This pilgrimage lasts eight days.
http://www.youtube.com/v/GPw-45eq-8w&hl=en&fs=1&border=1The music is Samuel Barber’s Agnus Dei. I took the photos on a Lenten visit.

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An extremely short history of St Michael the Archangel Island, the Azores

According to historical records, the archipelego of the Azores was discovered in 1427 by 1427, por Diogo Silves. Archangel island was unihabited and the settlement of the island started in the town of Povoação (Eng – Settlement) in 1444. In 1432 the islands were re-discovered by Gonçalo Velho Cabral who was then charged  with populating the islands. The island of the Archangel was the first. The people came from the Estremadura, Algarve and Alto Alentejo regions of continental Portugal. Later, these were followed by settlers from Brittany. 

The fertility of the land and its strategic position between the Americas and Europe and Africa ensured rapid growth. Though a small land mass, wheat was cultivated, and in abundance, it fed the garrisons in the New World and the Portugal’s African colonies. This ensured a stable economic base. The islanders experimented and in later times woad (flowers extracted a blue dye – grown from plants of the cabbage family) with a fair trade to Flanders or what is now Belgium. The island economy developed with the introduction of sugar cane followed in subsequent years by sustainable dairy production, sweet potatoe, yams and oranges. The island fared well and the population grew. In 1822 a massive earthquake destroyed the then capital, Vila Franca do Campo. Five thousand souls lost their lives.

The islanders had to face attacks by French, English  and Algerian corsairs and pirates during the XVI and XVII centuries.  In 1582, a French naval squadron was defeated by a Spanish force in Vila Franca do Campo (the first capital of St Michael) and the archipelago changed hands. The Spanish Crown ruled until 1640. St Michael once again became an important commercial centre.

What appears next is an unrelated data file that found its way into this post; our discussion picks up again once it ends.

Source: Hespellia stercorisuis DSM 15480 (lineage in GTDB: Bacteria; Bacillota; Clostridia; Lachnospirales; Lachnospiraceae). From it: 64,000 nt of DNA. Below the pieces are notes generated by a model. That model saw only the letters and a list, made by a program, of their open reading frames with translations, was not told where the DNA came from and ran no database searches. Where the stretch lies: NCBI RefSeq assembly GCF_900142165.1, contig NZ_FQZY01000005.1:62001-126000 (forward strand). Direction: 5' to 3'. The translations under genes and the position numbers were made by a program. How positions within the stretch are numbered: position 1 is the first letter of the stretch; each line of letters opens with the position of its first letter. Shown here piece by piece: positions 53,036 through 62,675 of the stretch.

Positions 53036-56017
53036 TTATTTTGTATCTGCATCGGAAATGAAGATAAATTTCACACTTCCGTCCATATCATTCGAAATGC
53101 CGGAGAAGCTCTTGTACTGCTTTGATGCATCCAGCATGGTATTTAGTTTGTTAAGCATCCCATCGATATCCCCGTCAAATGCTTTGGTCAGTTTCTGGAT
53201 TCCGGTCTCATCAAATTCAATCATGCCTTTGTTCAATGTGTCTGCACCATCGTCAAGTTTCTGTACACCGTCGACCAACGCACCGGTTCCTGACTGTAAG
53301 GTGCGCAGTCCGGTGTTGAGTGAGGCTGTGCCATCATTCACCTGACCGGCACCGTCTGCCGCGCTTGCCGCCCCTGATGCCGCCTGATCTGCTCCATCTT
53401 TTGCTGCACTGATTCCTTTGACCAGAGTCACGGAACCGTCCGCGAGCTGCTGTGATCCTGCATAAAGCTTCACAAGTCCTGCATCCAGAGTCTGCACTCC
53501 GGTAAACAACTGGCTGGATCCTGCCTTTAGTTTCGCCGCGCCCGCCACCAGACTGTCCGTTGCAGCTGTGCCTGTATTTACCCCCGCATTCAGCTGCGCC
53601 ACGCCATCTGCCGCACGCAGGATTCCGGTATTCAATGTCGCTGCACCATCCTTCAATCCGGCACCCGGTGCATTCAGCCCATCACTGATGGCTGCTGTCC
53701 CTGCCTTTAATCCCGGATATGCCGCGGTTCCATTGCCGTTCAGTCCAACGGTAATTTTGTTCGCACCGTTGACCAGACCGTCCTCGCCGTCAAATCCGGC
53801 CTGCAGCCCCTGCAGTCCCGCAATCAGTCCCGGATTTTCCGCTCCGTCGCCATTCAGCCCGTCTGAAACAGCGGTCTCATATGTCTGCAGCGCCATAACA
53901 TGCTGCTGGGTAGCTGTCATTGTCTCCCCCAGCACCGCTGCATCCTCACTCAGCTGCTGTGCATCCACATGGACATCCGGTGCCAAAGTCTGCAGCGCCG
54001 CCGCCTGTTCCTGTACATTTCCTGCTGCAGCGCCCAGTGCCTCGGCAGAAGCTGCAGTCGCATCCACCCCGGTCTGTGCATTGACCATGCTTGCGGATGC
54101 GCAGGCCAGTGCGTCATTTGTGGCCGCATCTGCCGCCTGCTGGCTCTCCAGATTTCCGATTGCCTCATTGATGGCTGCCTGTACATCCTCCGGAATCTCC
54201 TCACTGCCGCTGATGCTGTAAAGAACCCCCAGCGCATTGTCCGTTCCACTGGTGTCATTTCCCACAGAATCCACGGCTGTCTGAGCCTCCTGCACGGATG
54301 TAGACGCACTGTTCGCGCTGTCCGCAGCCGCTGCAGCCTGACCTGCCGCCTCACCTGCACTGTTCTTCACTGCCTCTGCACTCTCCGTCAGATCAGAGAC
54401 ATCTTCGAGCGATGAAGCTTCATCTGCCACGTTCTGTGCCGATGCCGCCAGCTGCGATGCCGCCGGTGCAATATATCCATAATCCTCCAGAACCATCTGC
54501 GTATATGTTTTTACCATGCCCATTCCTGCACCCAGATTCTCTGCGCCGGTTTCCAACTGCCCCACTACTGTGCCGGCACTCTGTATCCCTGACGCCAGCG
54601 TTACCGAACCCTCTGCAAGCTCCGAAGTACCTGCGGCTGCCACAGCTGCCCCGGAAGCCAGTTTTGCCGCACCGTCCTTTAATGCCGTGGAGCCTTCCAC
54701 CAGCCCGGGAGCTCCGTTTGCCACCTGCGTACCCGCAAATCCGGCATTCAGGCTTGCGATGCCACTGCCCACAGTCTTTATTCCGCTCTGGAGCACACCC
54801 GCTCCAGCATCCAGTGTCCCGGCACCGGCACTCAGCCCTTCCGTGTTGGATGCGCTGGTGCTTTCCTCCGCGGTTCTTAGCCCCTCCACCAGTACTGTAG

In the XVII century, it exported people, to Brazil, It also found a new base product for its rising wealth – oranges. The orange became an important trading commodity for almost a century. The major export market was England but the USA and other European countries were importing Micaelense oranges. The affect of the trade is visible in many ways but in particular there are two: the numerous tiny fishing ports in isolated regions, built to facilitate the transport of oranges from these isolated regions. The second is the ostentatious manors found throughout the island attesting to the wealth which came back to the island. This ended in 1842 when a  cargo ship from Brazil brought with it a pest which destroyed the orange groves. Oranges could no longer support the islanders. 

The islanders found new products. Tea was found to thrive well in the north shore and a large tea production (the only one in Europe) still carries on. Pineapples were tried and these too are still grown and exported. Passion fruit, sweet potato and sugar beets became staple crops for alcohol production.  By the mid eighteen hundreds tobacco too supplemented these important commodity crops.

The island did feel the cold wind of war during WWI and WWII but escaped the ravages of Europe. Portugal tried to remain aloof in WWI but it was dragged into the war and St Michael was affected but not in any measure.

WWII was slightly different. The Salazar government negotiated with the British for naval rights to St Michael. Winston Churchill called upon a friendship agreement between England and Portugal dating from 1373) these two countries during the heat of WWII and in 1943 the British were granted naval and air rights to St Michael. During the 20th century, the island developed its agricultural and fishing base. Tourism started to make an important contribution to the island’s economy in the beginning of the 21st century.